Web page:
Once the client is provided with the most appropriate information, it quickly becomes a "wait and see" exercise. Continue to follow up with your client, ensuring steady progress while also ruling out possible infection – as usually manifested by continued drainage, swelling, and/or localized pain. Infection must be treated immediately with continued wound care and follow-up visits.
Once the site heals and at least three weeks of time as lapsed, you will likely be confronted with short-term pigmentation change that should be further addressed.
Darker areas, or the occurrence of post-inflammatory hyperpigmentation (PIH), can be treated with skin lighteners, conservative application of chemical exfoliants, and continued sun avoidance.
Lighter areas, or hypopigmentation, can be treated with UVB light – or sun exposure. Make sure, however, to distinguish true hypopigmentation from one's natural skin color, which only looks lighter only because of the surrounding tanned skin.
With the passage of time, the vast majority of burn cases resolve quite nicely – free of further complication, pigmentation change, and the election by the client to resume the normal course of laser treatment.
In The Treatment Room
So now that we know the basic steps of how to address a burn, are there ways a practitioner can discern whether or not a burn is taking place during a treatment?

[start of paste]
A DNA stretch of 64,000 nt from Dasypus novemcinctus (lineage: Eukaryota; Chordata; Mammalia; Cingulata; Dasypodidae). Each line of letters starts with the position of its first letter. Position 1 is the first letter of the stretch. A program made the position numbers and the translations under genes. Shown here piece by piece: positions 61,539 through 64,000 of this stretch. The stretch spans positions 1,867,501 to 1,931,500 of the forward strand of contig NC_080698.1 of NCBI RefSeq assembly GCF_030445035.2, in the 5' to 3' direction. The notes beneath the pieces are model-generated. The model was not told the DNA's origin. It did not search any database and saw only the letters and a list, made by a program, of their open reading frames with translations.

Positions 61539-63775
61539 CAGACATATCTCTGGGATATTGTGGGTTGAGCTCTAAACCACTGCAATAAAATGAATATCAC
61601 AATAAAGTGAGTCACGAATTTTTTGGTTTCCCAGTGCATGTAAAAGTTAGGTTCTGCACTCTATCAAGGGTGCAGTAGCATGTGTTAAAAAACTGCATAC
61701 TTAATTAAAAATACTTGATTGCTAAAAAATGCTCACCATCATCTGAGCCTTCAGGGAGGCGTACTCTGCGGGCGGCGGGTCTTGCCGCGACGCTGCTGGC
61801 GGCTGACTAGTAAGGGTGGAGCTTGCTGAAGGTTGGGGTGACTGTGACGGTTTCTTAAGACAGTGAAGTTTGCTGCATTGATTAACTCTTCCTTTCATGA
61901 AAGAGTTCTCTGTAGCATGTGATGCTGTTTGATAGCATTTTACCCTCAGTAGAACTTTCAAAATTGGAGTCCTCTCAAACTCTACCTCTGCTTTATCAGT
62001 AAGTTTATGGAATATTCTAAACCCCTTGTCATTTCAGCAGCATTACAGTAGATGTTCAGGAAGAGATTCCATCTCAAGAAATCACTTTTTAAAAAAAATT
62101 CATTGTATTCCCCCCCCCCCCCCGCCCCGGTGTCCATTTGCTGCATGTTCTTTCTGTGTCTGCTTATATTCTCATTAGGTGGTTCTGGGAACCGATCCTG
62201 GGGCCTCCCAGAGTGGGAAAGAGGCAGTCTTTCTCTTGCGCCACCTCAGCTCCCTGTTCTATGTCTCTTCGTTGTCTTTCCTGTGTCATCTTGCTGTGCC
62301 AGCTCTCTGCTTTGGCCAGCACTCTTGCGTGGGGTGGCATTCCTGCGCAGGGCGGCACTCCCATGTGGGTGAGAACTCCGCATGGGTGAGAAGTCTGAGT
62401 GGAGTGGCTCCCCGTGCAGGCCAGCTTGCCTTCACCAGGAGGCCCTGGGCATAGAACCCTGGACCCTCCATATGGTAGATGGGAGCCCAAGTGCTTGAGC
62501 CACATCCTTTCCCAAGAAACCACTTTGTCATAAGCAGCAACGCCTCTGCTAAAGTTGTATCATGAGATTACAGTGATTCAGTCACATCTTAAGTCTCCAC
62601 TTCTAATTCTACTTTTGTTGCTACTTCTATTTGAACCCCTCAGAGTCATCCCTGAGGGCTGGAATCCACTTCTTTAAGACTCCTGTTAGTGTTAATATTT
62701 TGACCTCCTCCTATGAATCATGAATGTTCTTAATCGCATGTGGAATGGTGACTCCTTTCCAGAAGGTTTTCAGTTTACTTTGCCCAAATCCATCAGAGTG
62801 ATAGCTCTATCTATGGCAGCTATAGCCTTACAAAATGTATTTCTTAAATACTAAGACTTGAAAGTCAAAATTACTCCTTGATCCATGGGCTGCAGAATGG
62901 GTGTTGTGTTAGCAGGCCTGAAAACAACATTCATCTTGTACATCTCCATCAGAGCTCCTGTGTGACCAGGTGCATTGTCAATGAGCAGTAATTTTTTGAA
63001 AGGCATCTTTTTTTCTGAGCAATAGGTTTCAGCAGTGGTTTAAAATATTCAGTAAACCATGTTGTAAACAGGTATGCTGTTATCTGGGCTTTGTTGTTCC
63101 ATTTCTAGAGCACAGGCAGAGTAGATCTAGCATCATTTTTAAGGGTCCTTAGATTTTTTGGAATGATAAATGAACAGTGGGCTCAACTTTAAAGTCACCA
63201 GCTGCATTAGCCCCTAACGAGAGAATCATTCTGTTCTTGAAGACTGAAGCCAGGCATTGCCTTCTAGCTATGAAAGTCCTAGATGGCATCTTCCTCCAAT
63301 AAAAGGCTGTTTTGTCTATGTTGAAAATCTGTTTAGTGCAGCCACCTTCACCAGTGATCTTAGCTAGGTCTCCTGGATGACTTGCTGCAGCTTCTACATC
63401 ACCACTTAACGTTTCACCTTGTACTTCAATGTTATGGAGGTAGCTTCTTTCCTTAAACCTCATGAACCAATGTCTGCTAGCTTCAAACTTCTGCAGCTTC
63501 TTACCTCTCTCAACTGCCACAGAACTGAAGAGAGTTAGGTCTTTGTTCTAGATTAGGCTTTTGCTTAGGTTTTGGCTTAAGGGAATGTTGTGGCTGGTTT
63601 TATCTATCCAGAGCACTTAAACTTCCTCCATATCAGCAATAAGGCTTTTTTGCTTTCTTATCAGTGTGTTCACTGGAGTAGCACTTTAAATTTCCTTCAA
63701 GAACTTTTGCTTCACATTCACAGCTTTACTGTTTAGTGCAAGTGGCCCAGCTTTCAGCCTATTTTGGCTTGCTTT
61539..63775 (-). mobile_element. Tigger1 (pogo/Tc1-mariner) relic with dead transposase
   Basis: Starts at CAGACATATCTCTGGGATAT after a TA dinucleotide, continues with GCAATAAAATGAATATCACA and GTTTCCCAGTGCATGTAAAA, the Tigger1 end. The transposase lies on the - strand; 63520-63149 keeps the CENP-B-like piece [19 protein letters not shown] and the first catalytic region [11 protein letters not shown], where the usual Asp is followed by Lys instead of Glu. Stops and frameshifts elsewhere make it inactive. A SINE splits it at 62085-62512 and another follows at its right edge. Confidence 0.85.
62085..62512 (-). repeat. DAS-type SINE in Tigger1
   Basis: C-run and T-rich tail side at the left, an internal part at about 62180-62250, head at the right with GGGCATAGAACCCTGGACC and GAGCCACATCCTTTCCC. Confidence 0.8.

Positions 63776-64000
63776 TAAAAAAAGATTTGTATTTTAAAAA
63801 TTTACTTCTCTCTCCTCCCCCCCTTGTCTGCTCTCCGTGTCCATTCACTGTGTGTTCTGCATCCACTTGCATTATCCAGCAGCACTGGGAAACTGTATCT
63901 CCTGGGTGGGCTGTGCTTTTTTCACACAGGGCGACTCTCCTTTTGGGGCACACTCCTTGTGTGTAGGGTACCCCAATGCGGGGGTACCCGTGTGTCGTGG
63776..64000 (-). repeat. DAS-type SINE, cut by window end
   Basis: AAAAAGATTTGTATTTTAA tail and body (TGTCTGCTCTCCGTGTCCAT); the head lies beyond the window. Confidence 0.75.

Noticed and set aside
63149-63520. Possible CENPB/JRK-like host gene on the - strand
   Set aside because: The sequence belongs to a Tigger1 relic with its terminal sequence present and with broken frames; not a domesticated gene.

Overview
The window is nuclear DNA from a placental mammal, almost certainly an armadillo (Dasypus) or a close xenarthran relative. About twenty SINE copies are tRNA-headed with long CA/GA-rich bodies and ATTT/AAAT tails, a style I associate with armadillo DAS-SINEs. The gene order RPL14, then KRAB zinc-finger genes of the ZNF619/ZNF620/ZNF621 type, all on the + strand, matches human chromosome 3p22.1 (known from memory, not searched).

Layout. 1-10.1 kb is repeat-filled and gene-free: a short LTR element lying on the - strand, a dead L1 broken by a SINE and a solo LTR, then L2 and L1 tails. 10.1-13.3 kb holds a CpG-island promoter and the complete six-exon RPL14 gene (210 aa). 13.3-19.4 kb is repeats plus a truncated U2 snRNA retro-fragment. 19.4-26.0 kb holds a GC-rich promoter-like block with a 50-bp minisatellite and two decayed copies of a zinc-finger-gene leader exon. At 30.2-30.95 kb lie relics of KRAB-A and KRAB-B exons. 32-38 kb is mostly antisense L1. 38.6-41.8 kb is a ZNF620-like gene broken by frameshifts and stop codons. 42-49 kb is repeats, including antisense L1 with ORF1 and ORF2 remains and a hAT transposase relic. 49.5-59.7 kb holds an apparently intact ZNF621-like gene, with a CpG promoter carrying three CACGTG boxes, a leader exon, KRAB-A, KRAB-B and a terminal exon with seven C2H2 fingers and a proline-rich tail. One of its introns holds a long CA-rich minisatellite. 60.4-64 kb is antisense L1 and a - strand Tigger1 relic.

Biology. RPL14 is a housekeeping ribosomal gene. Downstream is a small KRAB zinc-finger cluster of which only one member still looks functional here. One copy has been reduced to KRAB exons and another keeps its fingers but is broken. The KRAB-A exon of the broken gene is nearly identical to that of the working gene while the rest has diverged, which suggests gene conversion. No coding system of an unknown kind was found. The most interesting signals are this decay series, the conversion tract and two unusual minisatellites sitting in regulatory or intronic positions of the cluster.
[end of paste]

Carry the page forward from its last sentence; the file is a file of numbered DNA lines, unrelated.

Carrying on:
It is tough. Certainly there are the clear examples – severe burning of darker skin types leading to an almost immediate graying appearance or client feedback, with indication of a burning sensation by saying something like, "It is burning - it did not feel like this last time." Remember, if ever in doubt, turn the fluence down and/or pulse duration up, use a longer wavelength or more aggressive cooling. You can always treat more aggressively later.
The less clear examples are more common. Usually, the client will not experience a burning sensation throughout the course of treatment. The aggressive cooling modality is masking the otherwise developing burning sensation. As a consequence, it is not until the client begins to check out or begin the drive home that the increasing burning sensation becomes overly apparent. With that said, if a client reports a burning sensation post-treatment that is becoming more and more pronounced, you should take immediate steps to mitigate further complication.